Friday, May 6, 2011

CAN A RESIDENTIAL LANDLORD ENFORCE AN ACCELERATION CLAUSE IN THEIR LEASE?

I recently had an out of state owner of North Carolina rental property retain me to answer this question, which would seem to be a fair question. Mortgages have accelerations clauses as do many other loans, why not a residential lease.

I will start out by answering the first question some of you may have, namely “what is an acceleration clause?” An acceleration clause in this instance is a lease provision that would accelerate all the rent due over the term of the lease to be due immediately upon a breach of the lease.

There is no statutory law “on point” regarding acceleration clauses in residential leases. It is not specifically mentioned in Chapter 42 (the Landlord/Tenant Statutes) or in Chapter 75 (Unfair and Deceptive Trade Practices Statues). So we need to look a little deeper. Essentially, the acceleration clause frees a landlord from his duty to mitigate (or reduce) his damages and accelerates the collection process. The law in North Carolina is that the non-breaching party to a residential lease contract has a duty to mitigate his damages upon breach of such contract. Allowing a landlord to accelerate the rent due upon the tenant’s breach would release the landlord from this duty to mitigate. The North Carolina Court of Appeals has held that it is lawful for a commercial landlord to negotiate a lease that negates his duty to mitigate. The Court made clear that it found these contract provisions enforceable because they believe commercial parties to be of equal bargaining power. The Court specifically stated that this reasoning did not extend to “such a clause in a residential lease, which presents an entirely different situation.”

The court would likely find an acceleration clause in a residential contract to be unenforceable as a violation of public policy. The North Carolina courts and legislature take a much more “paternalistic” approach to residential tenants, because they believe that residential tenants are in a signif icantly weaker bargaining position relative to property owners. This is likely because neither the judges nor the legislators have been residential tenants for quite some time. As an example, the Court of Appeals found a landlord who attempted to collect fees that he was not owed (a late fee that was $1 in excess of the 5% statutory late fee cap) violated both the state’s Unfair & Deceptive Trade Practices Act and the North Carolina Debt Collectors Act. Violations of these acts may result in an award to the tenant of treble damages or a $2,000.00 fine, and attorneys’ fees. Further, if the court finds that in applying an acceleration clause a landlord has wrongfully withheld a security deposit, the tenant may be awarded attorneys’ fees.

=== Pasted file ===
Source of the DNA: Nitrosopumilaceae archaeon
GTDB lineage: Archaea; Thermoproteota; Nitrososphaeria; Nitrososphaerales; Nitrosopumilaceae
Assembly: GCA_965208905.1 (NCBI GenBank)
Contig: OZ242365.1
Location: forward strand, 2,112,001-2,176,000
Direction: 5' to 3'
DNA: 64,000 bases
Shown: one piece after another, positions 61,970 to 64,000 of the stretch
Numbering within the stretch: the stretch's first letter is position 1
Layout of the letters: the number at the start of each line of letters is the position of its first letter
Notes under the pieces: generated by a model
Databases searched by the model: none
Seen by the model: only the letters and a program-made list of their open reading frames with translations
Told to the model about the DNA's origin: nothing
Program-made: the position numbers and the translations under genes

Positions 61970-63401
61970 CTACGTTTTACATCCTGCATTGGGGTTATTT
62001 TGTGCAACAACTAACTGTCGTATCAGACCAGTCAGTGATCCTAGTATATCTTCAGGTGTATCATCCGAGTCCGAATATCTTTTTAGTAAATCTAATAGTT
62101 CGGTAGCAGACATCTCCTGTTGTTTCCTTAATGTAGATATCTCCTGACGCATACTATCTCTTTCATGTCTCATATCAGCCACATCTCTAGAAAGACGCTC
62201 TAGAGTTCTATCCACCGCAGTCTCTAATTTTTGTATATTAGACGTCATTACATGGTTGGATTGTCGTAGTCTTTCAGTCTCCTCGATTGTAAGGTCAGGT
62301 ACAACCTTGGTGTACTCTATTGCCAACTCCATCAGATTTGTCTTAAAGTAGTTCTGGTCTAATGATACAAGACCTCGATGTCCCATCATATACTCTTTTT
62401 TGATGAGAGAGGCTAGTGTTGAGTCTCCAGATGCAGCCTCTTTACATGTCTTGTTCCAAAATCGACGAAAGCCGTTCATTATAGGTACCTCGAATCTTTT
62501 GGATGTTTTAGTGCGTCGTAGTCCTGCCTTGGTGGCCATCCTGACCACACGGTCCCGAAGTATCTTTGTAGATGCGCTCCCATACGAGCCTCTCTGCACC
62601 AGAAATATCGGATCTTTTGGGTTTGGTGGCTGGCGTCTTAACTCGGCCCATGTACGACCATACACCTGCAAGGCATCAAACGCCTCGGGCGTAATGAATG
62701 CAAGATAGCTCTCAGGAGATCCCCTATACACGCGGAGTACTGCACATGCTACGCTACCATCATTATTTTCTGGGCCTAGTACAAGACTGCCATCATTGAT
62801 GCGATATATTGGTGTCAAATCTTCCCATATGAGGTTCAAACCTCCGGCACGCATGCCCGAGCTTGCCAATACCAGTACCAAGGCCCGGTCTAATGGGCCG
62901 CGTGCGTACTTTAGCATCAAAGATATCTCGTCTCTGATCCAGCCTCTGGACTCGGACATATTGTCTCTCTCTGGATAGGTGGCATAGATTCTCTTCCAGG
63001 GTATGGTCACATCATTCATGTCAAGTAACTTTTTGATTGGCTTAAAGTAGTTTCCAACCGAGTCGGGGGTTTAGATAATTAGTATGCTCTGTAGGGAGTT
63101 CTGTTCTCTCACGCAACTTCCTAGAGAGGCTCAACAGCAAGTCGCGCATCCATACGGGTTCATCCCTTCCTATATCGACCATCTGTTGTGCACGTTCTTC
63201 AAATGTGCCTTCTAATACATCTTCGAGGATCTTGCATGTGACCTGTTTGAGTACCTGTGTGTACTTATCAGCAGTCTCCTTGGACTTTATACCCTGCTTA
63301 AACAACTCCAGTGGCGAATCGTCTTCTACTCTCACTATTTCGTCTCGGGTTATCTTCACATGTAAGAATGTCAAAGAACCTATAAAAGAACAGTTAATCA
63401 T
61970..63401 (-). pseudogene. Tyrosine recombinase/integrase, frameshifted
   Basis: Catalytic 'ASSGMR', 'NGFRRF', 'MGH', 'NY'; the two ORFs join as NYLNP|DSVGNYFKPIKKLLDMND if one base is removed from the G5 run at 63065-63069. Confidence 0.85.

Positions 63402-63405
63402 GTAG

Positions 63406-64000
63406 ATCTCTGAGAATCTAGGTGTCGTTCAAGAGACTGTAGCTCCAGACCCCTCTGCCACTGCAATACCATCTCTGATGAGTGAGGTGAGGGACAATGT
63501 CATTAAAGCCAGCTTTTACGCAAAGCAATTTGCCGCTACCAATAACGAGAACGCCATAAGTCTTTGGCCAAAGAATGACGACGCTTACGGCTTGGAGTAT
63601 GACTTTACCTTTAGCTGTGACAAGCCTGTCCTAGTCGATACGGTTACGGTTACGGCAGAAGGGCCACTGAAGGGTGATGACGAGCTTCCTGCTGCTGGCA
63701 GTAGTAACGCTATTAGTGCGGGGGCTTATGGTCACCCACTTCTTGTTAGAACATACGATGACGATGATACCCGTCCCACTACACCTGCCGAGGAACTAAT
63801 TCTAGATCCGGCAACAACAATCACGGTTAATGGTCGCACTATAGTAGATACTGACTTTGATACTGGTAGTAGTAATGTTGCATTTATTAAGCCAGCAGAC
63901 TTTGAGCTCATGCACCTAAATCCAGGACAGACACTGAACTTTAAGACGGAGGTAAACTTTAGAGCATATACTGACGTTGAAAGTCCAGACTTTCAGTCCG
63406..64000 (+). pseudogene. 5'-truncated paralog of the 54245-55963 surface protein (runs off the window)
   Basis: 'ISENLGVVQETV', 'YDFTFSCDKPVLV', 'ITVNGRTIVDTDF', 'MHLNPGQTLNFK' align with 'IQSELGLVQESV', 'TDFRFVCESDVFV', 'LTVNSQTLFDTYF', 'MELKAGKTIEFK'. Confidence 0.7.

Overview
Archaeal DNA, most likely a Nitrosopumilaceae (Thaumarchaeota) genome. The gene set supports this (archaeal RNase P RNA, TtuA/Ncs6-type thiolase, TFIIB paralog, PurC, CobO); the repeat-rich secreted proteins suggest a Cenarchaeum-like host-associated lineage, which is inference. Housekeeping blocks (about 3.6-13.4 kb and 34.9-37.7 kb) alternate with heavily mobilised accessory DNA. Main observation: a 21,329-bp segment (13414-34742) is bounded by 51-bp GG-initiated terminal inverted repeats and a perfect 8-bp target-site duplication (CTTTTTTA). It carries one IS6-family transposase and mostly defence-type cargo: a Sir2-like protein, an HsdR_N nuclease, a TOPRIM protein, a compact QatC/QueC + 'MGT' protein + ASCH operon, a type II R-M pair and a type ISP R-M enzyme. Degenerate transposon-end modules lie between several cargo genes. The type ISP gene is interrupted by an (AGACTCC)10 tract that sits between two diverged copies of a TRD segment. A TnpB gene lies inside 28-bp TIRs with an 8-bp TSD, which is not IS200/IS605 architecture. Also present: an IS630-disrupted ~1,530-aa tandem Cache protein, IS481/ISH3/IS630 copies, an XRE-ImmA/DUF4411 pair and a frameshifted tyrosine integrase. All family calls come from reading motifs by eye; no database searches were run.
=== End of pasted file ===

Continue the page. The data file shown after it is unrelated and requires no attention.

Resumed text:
Rather than attempting to enforce an acceleration clause, it is a much better policy to obtain the maximum security deposit, use a good lease that provides for all the fees to a tenant allowed by North Carolina tenancy law, and not hesitate to file a legal action to enforce the lease immediately upon default.

4 comments:

  1. I will keep your new article. I really enjoyed reading this post, thanks for sharing.

    Sol
    www.gofastek.com

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  3. An acceleration clause in a residential contract is unenforceable as a violation of public policy and it is there in law. It's quite reasonable how you have placed the logic. There too some property management law exists and one needs to get through it before approaching. I guess one can find better solution to it by visiting a good property management farm. Property Management Firm High Point, NC.

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